The female wasp somehow divines the presence of beetle grubs underground while flying low over the surface of the soil in what approximates a figure-eight pattern. When she detects one, she lands, and sets about unearthing it. Scoliid wasps have strong legs that are heavily spined. This adaptation facilitates their digging activities.

An exposed scarab grub will writhe around and seek to rebury itself immediately. The wasp stings the larva to paralyze it and allow her to manipulate it. She may leave the grub in situ, or tunnel below it, excavating a small chamber where she deposits the beetle larva and lays an egg on it, perpendicular its body. She then seals the chamber and leaves to start the process all over again, often staying underground and digging her way to the next grub.

Interestingly, these wasps may sting several grubs without laying eggs on them. The paralysis of the beetle larva is usually permanent, so regardless of whether they become food for larval wasps, the beetle grubs are unable to complete their own life cycle. This is a good thing if you happen to have an infestation of “white grubs” in your lawn or garden.

Back to the egg on the beetle grub, though. The wasp larva that hatches feeds as an external parasite on the grub for one or two weeks before spinning a silken cocoon around itself. There it will remain as a pre-pupa for the winter, pupating the following summer and eventually emerging as an adult wasp.

Male and female scoliid wasps commonly visit flowers to feed on nectar (and perhaps pollen). I find them most often on White Sweet Clover, Melilotus alba, thoroughworts (genus Eupatorium), and goldenrod (Solidago spp.). Males can be identified by their long antennae and overall more slender appearance. Males have a distinctive, three-pronged “pseudostinger” that is part of their external genitalia. Males cannot sting, and females are loathe to sting unless physically molested.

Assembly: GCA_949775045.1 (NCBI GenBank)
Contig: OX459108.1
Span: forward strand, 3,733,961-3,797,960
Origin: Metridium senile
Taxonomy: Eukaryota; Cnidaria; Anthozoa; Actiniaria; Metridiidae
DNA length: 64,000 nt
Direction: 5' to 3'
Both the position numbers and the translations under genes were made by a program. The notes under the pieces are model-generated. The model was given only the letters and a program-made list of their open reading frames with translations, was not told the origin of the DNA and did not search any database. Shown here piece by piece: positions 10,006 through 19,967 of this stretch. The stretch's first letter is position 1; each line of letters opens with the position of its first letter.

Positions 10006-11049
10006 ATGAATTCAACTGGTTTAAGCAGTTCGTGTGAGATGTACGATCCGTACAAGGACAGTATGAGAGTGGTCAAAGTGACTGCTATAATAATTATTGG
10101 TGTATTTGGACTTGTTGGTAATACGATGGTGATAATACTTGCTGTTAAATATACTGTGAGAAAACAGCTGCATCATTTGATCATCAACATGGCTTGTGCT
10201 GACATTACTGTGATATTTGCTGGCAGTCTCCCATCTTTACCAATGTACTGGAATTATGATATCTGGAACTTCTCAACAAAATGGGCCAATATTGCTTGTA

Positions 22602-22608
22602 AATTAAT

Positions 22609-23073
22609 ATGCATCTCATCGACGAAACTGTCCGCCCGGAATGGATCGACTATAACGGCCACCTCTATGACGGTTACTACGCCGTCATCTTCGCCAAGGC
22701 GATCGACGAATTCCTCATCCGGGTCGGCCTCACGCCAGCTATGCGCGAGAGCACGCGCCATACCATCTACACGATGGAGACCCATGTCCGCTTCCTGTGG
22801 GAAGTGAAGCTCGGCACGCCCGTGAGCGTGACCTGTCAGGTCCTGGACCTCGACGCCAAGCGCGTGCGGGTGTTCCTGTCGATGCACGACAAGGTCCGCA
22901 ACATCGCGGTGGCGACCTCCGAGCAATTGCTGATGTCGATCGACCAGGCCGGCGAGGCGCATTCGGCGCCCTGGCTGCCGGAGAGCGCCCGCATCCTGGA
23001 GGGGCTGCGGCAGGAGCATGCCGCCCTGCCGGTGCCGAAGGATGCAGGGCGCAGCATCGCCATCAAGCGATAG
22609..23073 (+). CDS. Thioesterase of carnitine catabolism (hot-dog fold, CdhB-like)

Another interesting aspect of the males is their behavior. Males also fly near the ground in a sinuous pattern, hoping to detect virgin females emerging from the ground. This usually happens in the morning, and males abandon their searching by late afternoon. At that time, they may gather together to roost for the night on vegetation, as the image below depicts.

© Tim Moyer via

Keep an eye out for the Blue-winged Wasp in your own yard. Remember they are beneficial, but beware that large numbers of them may indicate you have a serious problem with white grubs.

Sources: Grissell, Edward E. 2007. “Scoliid Wasps of Florida, Campsomeris, Scolia, and Trielis spp. (Insecta: Hymenoptera: Scoliidae),” Featured Creatures, document EENY-409, Entomology and Nematology Department, Florida Cooperative Extension Service, Institute of Food and Agricultural Sciences (IFAS), University of Florida.
Rau, Phil and Nellie. 1918. Wasp Studies Afield. Princeton, NJ: Princeton University Press. 372 pp (Dover Edition).

Sunday, November 11, 2012

Spider Sunday: Starbellied Orbweaver

There is no shortage of the weird in the spider world, and I found one more example on our trip to Cape May, New Jersey on October 3, 2012. A series of posts linked with nylon rope provides a barrier along the dunes in Cape May Point State Park, and this fence was being utilized by one of the strangest of North American spiders, the Starbellied Orb Weaver, Acanthepeira stellata.

One of my friends on Flickr asked “Why is it star’bellied’ when it's star-butted? Is there more star-ness on its belly?” I have to agree with her. Maybe the person that first saw one described it from the ventral side. The pointy tubercles certainly show up well from both angles. The spikes probably help deter potential predators. Indeed, the abdomen is not as soft as it is in many other spiders.

Acanthepeira stellata is one of four North American species in the genus, collectively found from southeastern Canada south and west to southern California. This species in particular is known from southeast Canada to Florida, and west to Kansas and Arizona.

These are not terribly large spiders. Mature females measure only 7-15 millimeters in body length, males 5-8 millimeters. The shape of the abdomen is distinctive, making them easy to identify in the field. Indeed, fields and meadows with tall grasses and herbs are where I have found them. Most references indicate they prefer this kind of habitat as well, where they lash their webs to rather flimsy stalks and leaves. They are also fairly common in cotton fields and other crops in the southern Great Plains.